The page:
For many, their first taste of Masta Ace came when a friend told them to listen to his second album, 1993's 'SlaughtaHouse'. It's a blatant, virulent hip hop statement, one that completely rejects the rise of commercialised G-funk and gangsta rap that was sweeping the airwaves in the early ’90s. At the end of the album's first track 'A Walk Thru The Valley', a student in his 'Hardcore Rap 101' class tells his teacher he doesn't have a gun. "It's not important whether you have a gun or not," responds the teacher, "just act like you have a gun."

"It's funny, I was watching this interview of myself from '94 and they were asking me about that album. I was just looking at this interview today! The thing that I said was... when we used to listen to the radio we would say, 'let's see if this guy can get through a whole verse without mentioning guns, forties or blunts’. Every artist would fail within about the first four bars. I wanted to challenge artists to [break away] from that."

When an artist pours their heart and soul into their music a timeline is created; album by album, the listener is able to trace that person's growth. It's arguable that Masta Ace is a case in point; each LP represents a crossroads in his life, from his emergence from relative poverty, his battle to forge a path independent from the control of the major labels, to his latest album dealing with the loss of his late mother. The end result is an MC who is not only aware of where he stands, but who knows the boundaries of the game and the finesse required to make a living behind the mic.

"I think you can be a good artist without experiencing it. But as far as being an MC, a true MC by the true meaning of the word, I feel that struggle makes the music feel more real. Hearing a rapper rap from the point of view of the struggle and hearing them talk about the struggle is what hip hop is all about; that's the essence of it. I think cats who haven't gone through anything, who had two parents in their household, lived in a nice house, both parents had jobs and they didn't want for nothing... I think those kids have to try harder. They would literally just have to fake it. They're probably better off just sticking to commercial pop."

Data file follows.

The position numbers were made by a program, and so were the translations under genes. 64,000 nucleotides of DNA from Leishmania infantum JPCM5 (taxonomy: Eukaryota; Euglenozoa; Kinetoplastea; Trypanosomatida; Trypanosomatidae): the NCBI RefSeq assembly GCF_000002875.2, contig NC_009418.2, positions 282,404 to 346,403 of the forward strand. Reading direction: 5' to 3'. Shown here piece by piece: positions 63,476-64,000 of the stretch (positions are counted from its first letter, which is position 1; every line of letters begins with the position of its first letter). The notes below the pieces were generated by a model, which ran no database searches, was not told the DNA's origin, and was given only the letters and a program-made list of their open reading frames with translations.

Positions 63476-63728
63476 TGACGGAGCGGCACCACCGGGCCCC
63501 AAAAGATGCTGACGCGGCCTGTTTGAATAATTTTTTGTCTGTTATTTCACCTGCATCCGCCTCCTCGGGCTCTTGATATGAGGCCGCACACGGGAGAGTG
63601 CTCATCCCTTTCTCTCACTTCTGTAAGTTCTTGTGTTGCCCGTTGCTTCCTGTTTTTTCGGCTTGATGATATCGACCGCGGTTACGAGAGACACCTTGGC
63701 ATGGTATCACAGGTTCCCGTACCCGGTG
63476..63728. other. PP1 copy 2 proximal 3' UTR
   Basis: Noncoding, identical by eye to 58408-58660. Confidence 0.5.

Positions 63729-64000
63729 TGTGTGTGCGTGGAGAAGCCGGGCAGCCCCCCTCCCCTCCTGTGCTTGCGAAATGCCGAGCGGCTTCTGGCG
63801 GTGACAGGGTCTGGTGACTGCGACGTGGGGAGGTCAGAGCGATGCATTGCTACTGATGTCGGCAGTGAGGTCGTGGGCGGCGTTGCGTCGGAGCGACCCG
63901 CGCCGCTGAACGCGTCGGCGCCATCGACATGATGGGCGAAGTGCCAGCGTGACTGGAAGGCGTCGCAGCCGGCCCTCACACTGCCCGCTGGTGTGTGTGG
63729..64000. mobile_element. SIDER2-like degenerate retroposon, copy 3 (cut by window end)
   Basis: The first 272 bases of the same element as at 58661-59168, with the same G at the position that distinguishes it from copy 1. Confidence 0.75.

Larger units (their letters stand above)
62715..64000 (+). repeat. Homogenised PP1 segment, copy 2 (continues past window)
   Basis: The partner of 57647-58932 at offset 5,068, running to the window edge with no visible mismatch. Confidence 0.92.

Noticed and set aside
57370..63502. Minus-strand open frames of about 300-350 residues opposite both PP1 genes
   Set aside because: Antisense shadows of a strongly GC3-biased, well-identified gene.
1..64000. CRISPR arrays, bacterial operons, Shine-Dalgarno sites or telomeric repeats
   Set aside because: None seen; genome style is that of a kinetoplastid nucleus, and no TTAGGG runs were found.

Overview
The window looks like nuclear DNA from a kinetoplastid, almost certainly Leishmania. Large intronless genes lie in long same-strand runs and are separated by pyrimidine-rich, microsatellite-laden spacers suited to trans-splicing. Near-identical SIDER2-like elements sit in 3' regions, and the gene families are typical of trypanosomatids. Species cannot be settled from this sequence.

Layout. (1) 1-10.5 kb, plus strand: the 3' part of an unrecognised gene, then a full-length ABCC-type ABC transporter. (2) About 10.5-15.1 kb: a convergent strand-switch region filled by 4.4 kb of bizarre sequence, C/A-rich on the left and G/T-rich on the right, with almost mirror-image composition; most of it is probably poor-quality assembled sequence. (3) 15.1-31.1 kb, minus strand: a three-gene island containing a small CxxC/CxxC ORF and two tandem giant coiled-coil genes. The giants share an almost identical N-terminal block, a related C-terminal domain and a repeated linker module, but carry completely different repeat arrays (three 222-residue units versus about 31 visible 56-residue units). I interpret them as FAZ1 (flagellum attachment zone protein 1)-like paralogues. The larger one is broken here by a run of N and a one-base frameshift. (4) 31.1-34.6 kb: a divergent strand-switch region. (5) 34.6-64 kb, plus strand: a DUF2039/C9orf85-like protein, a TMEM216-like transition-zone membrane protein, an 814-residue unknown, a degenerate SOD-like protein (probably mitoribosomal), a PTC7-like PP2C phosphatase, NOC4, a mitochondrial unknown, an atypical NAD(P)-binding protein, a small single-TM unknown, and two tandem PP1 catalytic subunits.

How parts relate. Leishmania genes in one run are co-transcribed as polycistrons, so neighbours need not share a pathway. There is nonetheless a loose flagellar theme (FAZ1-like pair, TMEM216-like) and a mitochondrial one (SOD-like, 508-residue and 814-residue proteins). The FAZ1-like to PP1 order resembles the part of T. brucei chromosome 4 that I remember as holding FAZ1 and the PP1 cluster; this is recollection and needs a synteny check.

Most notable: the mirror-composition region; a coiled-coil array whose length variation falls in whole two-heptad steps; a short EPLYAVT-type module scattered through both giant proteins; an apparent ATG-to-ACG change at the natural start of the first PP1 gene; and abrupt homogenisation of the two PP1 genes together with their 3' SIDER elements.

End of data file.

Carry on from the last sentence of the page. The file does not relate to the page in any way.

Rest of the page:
Masta Ace plays The Transcontinental Hotel on Saturday June 15.

Published in Urban
Wednesday, 05 June 2013 15:45

Live Review: Martha Wainright

If this first show (Tivoli Friday May 31) of Martha Wainwright’s Australian tour is anything to go by, the rest of the country is in for a real treat.

 DSC9596Melbourne indie group Brighter Later opened the night with their brand of warm electro-pop before Martha took the stage to raucous applause. Jumping straight into ‘Four Black Sheep’, she played songs from her latest album, ‘Come Home To Mama’, as well as a few old favourites.

Between numbers, Martha had the crowd laughing with impromptu banter about underwear, taking acid and joking with DSC9795 bass player/ husband, Brad Albetta. Her stage presence can be described as nothing short of charming and she exudes aninfectious playfulness.